There was a disturbing incident in Tel Aviv earlier this week. A contractor’s employee, 54-year-old Ahsan Abu-Srur, was critically injured while helping to renovate an apartment. According to eyewitnesses who spoke to the daily newspaper Haaretz, the contractor and another man dragged the injured worker onto the sidewalk outside the apartment, locked the door, and began to run away, leaving the resident of a west bank refugee camp to die on the street. Passers-by tried to revive Abu-Srur, but failed.
If the eyewitnesses are accurate in their descriptions, the death of Ahsan Abu-Srur would seem to be part of a growing culture of apathy toward the suffering of others, whether they are Arabs or asylum-seekers from African despotism. Sudanese are a “cancer in our body” according to one Likud member of Knesset, Miri Regev. A deputy defense minister who chairs the Likud central committee, Danny Danon, also heads the so-called “deportation now” movement that has helped inure some Israelis to the suffering of others.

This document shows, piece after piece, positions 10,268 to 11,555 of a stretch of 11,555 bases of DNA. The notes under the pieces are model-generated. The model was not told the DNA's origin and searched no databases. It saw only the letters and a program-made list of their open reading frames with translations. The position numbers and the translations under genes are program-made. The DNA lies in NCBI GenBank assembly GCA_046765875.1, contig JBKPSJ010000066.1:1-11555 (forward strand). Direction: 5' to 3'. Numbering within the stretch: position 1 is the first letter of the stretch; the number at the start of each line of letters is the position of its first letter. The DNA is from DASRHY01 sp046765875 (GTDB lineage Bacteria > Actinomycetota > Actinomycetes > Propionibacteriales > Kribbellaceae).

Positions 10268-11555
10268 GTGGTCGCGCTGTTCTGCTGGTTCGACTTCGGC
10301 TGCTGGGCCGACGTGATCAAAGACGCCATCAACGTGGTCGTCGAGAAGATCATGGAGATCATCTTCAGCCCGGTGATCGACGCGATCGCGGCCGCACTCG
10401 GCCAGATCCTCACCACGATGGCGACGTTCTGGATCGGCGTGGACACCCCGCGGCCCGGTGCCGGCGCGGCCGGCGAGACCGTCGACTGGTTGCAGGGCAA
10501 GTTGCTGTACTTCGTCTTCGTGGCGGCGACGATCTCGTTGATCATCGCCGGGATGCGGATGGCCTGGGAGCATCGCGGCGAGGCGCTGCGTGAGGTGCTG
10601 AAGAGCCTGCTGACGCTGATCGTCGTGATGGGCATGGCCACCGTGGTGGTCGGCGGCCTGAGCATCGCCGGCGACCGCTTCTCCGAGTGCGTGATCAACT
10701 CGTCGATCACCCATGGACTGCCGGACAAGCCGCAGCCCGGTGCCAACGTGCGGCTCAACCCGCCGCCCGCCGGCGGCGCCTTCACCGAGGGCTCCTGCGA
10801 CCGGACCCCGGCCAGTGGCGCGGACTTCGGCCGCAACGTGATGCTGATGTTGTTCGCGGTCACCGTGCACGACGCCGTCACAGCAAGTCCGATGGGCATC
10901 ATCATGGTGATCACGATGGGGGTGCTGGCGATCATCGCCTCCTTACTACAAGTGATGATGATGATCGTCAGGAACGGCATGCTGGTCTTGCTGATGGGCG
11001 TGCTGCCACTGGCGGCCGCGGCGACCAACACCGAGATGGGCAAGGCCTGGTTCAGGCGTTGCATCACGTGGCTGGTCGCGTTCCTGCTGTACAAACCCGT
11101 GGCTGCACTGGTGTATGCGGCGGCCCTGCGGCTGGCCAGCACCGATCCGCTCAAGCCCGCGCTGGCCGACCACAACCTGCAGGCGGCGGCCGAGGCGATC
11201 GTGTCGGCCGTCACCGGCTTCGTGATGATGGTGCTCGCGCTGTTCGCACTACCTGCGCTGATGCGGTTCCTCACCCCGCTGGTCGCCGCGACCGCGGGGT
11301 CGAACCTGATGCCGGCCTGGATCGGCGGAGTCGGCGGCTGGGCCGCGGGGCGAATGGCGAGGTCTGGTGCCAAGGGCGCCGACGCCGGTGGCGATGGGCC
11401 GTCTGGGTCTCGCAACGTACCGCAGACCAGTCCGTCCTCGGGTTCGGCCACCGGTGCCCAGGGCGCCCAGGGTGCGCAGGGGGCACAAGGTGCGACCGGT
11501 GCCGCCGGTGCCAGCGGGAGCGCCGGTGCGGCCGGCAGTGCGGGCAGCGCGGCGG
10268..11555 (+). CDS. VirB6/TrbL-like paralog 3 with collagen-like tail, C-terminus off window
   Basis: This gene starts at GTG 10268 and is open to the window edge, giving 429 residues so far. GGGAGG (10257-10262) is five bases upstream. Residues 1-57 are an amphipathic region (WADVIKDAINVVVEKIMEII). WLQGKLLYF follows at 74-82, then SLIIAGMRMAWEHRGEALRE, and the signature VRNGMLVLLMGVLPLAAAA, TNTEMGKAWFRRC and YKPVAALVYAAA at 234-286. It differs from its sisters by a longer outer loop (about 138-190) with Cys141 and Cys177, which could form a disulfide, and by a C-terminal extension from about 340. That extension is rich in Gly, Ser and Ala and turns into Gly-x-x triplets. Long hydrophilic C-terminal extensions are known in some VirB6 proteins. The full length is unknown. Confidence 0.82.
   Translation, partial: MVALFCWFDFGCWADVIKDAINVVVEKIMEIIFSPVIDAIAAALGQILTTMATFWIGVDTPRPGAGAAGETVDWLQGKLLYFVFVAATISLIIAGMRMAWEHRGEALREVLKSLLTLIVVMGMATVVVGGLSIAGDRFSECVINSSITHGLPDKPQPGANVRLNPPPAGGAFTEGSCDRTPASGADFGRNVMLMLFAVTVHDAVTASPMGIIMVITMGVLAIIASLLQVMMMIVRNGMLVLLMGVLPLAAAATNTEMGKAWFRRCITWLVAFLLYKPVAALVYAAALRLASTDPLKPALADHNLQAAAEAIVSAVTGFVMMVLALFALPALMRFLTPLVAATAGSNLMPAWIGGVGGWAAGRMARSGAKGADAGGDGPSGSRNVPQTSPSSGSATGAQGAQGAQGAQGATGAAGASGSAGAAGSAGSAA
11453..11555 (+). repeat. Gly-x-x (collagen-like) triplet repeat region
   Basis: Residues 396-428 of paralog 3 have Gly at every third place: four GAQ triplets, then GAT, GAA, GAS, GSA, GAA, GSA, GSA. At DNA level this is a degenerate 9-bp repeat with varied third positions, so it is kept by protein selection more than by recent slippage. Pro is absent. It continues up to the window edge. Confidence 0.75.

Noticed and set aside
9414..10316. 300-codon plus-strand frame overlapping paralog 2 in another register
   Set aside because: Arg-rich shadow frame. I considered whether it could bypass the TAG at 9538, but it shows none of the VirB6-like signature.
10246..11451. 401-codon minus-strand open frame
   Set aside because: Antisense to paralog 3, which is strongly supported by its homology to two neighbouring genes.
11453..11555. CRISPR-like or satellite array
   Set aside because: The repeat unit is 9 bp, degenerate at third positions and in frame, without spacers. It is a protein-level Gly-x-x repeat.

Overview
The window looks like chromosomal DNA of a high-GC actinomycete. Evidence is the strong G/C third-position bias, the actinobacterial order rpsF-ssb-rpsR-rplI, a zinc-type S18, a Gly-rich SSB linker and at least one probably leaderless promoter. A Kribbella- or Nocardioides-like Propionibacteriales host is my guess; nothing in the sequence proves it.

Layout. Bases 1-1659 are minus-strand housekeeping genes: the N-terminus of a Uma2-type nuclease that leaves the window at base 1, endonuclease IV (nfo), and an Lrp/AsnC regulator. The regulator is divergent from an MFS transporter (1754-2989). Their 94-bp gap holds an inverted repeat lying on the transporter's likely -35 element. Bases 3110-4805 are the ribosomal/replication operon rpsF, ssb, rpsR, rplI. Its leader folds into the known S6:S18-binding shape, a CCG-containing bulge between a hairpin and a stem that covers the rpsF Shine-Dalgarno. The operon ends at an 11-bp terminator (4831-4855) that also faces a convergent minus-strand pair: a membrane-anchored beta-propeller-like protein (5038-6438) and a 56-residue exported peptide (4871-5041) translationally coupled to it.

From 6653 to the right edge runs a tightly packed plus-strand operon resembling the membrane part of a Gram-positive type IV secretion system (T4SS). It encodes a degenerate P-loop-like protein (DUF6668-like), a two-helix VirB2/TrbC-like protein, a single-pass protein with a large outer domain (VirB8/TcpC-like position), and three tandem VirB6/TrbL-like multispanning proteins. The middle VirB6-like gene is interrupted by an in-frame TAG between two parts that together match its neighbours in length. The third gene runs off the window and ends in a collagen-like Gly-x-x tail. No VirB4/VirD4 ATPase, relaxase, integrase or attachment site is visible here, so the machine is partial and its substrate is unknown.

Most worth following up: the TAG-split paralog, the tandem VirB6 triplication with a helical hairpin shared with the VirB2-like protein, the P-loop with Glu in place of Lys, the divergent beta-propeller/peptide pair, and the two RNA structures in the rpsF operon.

Dragging an injured human being to the street to die there is not a common occurrence, but it should be a clarion call. Apathy exists everywhere in the world, to be sure, but it should have no place in the Jewish state.
“When a stranger resides with you in your land, you shall not wrong him…; you shall love him as yourself, for you were strangers in the land of Egypt: I the Lord am your God.” (Leviticus 19:33-34)